What is Fear? There are many scientific studies attempting to pinpoint this elusive term. Strangely, answering the question “what’s it good for” helps define it. It forces us to think about why nature created fear. Merriam-Webster™ defines fear as an unpleasant, often powerful, emotion caused by anticipation or awareness of danger.
This website does not use that definition. Instead, here, fear includes all psychological reactions to a perceived danger. Those dangers may not be real. More often than not, they do not exist. When the brain perceives something as true, it does not matter if it’s false. It is the same neuroelectrical signal. Therefore, inside your brain, truth is only a perceived condition.
The primary causes of fear include:
- prior trauma,
- biology, [genetics, primitive brain, etc.],
- environmental factors,
- learned fears,
- manipulation, [the elephant in the room.],
- overprotective parenting, and
- social factors.
The biology of fear is far too complex to discuss on this website. However, the four normal responses to a perceived danger are attack, run, analyze, and hide. This seems incredibly consistent with the four personality types. Ralph Adolphs published an in-depth study in The Biology of Fear (2013) Current Biology 23, R79-R93.
The links below open a page describing the most commonly encountered fears. Although there are only a few listed, they include the top ten listed in the Gallup™ Poll.
What It is Not.
There is a distinction between fear and those mental processes that can trigger fear, such as superstition, folklore, myths, and magic. Those cognitive processes can be based on the same elements of learned fears, usually false negative thoughts, discussed in each fear type.
But some of those mental processes can also be based on reasonable predictions of future events based on observations. For example, the superstition of “red sky in morning-sailors take warning” is based partly on historical weather observations, or “step on a crack and break your mother’s back” can refer to unstable ground such as a potential sinkhole.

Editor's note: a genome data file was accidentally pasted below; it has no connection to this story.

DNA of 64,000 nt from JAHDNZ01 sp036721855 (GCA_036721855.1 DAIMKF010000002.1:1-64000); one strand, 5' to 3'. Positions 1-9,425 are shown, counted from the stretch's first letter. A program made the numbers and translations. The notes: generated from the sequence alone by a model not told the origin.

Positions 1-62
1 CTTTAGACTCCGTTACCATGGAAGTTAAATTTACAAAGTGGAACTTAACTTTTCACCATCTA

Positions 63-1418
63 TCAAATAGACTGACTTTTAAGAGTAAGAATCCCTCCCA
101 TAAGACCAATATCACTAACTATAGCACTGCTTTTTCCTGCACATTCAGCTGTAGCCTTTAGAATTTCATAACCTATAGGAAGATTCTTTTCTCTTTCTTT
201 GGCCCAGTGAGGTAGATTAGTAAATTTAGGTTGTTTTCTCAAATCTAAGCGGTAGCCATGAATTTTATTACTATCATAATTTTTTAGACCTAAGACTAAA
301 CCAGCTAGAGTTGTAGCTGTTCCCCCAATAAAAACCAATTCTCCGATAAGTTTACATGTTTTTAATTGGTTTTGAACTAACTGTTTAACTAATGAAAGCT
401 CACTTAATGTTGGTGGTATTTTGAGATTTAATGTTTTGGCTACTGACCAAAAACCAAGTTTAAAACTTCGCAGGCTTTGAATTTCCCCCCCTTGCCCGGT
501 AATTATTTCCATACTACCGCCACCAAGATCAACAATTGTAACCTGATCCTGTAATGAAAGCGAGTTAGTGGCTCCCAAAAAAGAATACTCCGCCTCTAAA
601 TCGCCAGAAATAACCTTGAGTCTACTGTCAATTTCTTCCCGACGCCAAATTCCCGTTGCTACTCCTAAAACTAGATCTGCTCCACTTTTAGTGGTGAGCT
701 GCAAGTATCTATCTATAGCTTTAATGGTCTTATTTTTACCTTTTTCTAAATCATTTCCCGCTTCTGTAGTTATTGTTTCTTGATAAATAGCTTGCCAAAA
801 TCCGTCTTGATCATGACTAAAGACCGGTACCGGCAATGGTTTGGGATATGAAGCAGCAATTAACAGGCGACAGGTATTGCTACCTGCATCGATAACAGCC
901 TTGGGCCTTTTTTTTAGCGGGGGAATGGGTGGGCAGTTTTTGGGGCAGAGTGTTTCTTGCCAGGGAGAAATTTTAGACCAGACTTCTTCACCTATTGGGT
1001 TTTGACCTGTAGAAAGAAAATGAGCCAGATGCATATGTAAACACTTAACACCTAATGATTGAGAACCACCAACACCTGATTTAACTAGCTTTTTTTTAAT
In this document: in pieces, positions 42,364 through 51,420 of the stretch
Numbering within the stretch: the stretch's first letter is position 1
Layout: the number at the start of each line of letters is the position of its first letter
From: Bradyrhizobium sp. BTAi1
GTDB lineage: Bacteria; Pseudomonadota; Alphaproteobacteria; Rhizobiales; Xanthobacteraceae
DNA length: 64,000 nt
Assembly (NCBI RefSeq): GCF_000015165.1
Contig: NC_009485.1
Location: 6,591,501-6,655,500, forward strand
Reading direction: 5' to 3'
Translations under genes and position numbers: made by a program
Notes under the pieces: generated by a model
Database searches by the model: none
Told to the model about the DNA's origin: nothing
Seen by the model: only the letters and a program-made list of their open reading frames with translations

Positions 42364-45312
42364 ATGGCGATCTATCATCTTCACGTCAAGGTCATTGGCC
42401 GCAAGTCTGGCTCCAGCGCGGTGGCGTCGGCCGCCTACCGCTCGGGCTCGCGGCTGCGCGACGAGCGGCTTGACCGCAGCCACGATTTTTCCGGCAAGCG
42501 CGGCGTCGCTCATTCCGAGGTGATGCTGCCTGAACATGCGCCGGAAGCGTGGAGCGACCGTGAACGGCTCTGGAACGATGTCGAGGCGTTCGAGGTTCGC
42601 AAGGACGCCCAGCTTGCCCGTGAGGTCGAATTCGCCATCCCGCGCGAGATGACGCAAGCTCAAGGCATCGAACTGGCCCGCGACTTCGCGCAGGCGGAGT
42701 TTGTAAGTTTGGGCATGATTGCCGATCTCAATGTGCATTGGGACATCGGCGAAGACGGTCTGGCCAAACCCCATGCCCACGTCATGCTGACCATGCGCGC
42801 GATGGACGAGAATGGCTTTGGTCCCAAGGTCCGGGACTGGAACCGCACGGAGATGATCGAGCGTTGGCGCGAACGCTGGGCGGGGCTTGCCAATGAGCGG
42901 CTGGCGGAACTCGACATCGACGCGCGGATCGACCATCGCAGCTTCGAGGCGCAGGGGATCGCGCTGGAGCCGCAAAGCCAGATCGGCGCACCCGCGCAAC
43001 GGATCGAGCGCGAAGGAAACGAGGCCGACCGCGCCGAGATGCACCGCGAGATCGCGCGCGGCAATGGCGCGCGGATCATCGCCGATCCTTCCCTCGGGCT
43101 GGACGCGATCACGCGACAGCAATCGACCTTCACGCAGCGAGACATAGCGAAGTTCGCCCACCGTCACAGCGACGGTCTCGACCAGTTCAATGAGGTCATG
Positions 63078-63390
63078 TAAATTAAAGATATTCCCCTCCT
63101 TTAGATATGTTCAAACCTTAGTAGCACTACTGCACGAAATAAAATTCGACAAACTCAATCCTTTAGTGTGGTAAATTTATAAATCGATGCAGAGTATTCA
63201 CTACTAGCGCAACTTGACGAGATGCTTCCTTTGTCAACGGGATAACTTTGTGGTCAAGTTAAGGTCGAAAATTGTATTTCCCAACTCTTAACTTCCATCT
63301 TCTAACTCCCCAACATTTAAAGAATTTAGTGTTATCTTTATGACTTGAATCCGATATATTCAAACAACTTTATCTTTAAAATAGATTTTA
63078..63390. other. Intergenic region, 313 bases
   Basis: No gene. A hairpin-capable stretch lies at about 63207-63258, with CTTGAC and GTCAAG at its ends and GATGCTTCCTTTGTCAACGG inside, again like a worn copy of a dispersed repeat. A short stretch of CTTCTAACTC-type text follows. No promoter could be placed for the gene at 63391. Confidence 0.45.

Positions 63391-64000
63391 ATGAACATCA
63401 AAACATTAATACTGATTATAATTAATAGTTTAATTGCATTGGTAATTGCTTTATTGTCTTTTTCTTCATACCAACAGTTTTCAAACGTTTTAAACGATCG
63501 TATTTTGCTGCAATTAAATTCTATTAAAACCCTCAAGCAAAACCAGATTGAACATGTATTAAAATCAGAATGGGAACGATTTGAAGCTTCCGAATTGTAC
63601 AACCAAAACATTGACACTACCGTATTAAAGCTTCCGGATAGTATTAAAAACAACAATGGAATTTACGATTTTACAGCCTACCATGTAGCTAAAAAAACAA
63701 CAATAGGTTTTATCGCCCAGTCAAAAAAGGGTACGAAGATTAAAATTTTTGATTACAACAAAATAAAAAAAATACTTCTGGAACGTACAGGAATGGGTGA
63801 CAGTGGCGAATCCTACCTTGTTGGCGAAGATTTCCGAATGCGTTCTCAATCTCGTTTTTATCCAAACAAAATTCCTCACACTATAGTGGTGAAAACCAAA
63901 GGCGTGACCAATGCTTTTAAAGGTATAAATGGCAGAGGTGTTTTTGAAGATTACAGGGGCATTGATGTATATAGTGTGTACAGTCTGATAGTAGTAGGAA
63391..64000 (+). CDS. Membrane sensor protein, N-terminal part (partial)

This chapter teaches how to distinguish between them and use this knowledge to your advantage.
Sigmund Freud Observations.
The grandfather of modern psychology, Sigmund Freud, divided the human personality into three parts, the id, ego, and superego.
The “id” deals with instinctive or primitive urges and is controlled entirely by the subconscious.
The “ego” deals with real-world actions and is controlled mainly by the conscious mind.
The “superego” deals with the imposition of morals by society. Both the subconscious and conscious control it. The superego is the primary source of the feeling of guilt. If you have ever felt shame, and we all have, we can thank the superego.
Differences between a Phobia and a Fear.
Phobias are abnormal and interfere with a person’s quality of life. For example, a person afraid of tight spaces is not the same as someone with claustrophobia. Since phobias require professional treatment, they are not addressed herein.
It is recognized that most people consider fear and phobia the same. They often use each word interchangeably.
Difference Methods for Reducing a Fear.
There are multiple methods available to treat or reduce these stresses. This includes:
- Cognitive Behavioral Therapy (attacks the fears by repeated exposures);
- Treating the symptoms (drugs, suppression therapy, hypnosis, etc.);
- Knowledge (learning how to identify false negative thoughts);
- Manipulation (recognizing, avoiding, and dealing with being manipulated. The most significant cause for fear-induced stress); and
- Implementing Joy (adding Joy in your life to counter fears and the associated guilt, pairing a particular joy with fear, increasing the joy to fear ratio, etc.).